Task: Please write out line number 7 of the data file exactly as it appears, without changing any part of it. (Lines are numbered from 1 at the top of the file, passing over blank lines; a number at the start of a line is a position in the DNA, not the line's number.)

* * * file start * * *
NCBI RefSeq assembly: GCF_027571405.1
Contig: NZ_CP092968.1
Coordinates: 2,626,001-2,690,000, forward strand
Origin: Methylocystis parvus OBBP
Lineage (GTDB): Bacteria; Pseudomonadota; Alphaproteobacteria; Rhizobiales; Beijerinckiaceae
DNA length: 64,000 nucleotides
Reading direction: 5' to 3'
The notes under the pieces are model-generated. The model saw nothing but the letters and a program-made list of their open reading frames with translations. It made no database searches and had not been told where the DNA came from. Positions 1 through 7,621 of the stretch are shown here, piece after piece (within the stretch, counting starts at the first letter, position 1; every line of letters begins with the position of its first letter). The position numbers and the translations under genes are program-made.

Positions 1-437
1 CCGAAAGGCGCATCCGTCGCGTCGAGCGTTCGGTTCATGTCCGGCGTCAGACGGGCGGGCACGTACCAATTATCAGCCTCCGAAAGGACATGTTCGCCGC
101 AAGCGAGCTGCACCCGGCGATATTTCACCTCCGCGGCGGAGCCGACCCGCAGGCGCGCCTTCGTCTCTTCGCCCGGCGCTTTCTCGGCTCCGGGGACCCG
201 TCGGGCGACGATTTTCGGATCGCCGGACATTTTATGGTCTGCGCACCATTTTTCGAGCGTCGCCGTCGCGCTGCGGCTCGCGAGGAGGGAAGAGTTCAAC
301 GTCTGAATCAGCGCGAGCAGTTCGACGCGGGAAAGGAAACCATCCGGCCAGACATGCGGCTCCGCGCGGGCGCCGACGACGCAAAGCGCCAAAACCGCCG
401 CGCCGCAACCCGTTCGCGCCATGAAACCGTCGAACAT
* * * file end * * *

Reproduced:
Reading direction: 5' to 3'